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Miceli v. State Parole Board

New Jersey Superior Court, Appellate Division

Decided: December 17, 1953.


Clapp, Goldmann and Ewart. The opinion of the court was delivered by Goldmann, J.A.D.


[29 NJSuper Page 81] Di Miceli, now confined in State Prison, appeals under R.R. 4:88-8 from a decision of the

[29 NJSuper Page 82]

State Parole Board classifying him as a third offender and holding that as such he is not eligible for parole until he has served three-fourths of his maximum term less time off for work credits, no credit being given for commutation (good behavior) time.

On September 9, 1940 Di Miceli was convicted on four counts for robbery, and received four sentences of five to seven years in State Prison, to run consecutively. He also was convicted of carrying concealed weapons and given a sentence of one to two years, to run consecutively to the four sentences. Upon arriving at the State Prison in 1940, Di Miceli was classified as a third offender in accordance with L. 1936, c. 194, on the basis of having served two terms in the State Prison at Ossining, New York prior to his New Jersey sentences. It appears that he was sent to Sing Sing on March 17, 1926 to serve a five- to seven-year sentence for robbery. Paroled in 1929, he subsequently, on November 28, 1930, was received at the same prison on a conviction of attempted robbery carrying a sentence of five years. It thus appears that he had previously served all or part of two sentences in a penal institution of state prison character in another state and so was subject to L. 1936, c. 194, § 2 (R.S. 30:4-106.2) which provided that:

"Any offender sentenced to any penal institution in this state and who has previously served two terms in any penal institution of the United States, in this state, or any other state of the United States, shall be deemed a third offender, and upon his incarceration shall be ineligible for parole unless he shall have served at least three-fourths of the maximum sentence so imposed."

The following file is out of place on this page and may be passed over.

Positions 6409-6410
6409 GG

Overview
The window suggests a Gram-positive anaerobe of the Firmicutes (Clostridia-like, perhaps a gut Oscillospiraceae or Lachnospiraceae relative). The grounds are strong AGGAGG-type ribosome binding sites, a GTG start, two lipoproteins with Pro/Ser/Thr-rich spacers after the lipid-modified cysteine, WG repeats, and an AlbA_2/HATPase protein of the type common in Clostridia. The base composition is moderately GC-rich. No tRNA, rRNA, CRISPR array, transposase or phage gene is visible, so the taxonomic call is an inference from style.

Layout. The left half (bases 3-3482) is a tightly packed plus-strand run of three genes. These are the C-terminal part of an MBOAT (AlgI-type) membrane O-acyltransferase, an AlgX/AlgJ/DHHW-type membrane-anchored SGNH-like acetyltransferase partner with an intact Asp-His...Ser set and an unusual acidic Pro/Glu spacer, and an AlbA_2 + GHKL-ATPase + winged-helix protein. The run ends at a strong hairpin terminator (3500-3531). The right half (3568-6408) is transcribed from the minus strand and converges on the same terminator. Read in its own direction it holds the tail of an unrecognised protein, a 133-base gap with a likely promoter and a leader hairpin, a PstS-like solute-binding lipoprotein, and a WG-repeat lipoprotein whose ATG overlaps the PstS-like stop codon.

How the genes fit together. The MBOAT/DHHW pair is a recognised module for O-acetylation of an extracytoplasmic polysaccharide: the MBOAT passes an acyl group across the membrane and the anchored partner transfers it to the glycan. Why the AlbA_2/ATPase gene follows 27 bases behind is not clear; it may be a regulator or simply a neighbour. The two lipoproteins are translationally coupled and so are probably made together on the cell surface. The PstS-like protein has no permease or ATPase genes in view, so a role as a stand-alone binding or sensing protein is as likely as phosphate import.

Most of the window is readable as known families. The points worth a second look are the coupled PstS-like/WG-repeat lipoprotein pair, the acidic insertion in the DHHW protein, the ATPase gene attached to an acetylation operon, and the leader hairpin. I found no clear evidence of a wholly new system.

The correctness of this previous prison record has never been challenged, nor is it now.

Di Miceli argues that having been sentenced on September 9, 1940, he is not subject to L. 1940, c. 219, amending R.S. 2:103-7, 9 and 10, effective November 19, 1940. That statute has no application; Di Miceli was clearly subject to the terms of the 1936 act upon his arrival at the New Jersey State Prison.

[29 NJSuper Page 83]

The prisoner first argues that his classification as a third offender to establish parole eligibility violates his constitutional rights. The classification of an inmate as a multiple offender for the purpose of establishing parole eligibility involves no consideration of due process. Zink v. Lear , 28 N.J. Super. 515 (App. Div. 1953); White v. Parole Board , 17 N.J. Super. 580 (App. Div. 1952). Di Miceli contends that the White case has no application to his situation because it deals with L. 1948, c. 84, § 12 as amended (N.J.S.A. 30:4-123.12), enacted subsequent to his conviction. That argument is without merit, for the same principle of constitutional law is involved. What he overlooks is that L. 1936, c. 194, § 2 (R.S. 30:4-106.2), the former parole statute relating to multiple offenders, was in existence at the time of his conviction and sentence; as has been noted, it provided that a third offender was ineligible for parole consideration until he had served three-quarters of the maximum sentence imposed. The former Supreme Court, in discussing R.S. 30:4-106.2 in In re Huyler , 133 N.J.L. 171, 173, 176 (1945) said:

"It is basic in the statutory scheme here that a third offender shall be ineligible for parole by the prison board of managers unless he shall have served 'at least' three-fourths of the maximum sentence imposed.

"Comparing the related sections of the Revision, there is a conspicuous [legislative] policy to provide an incentive for reformation by imposing penalties for recidivism. The first offender and the unregenerate criminal are placed on different levels. There are readily understandable grounds for this policy."

Di Miceli alleges that the court in sentencing him considered him a first offender. In his appendix he reproduces a letter from the sentencing judge which states that the records in the prosecutor's office indicate that the prisoner was sentenced on individual accusations made against him and was not treated as a third offender. That does not change the aspect of the case; the legislative mandate operates whether the sentencing judge acted in ignorance of plaintiff's former record or with full knowledge thereof.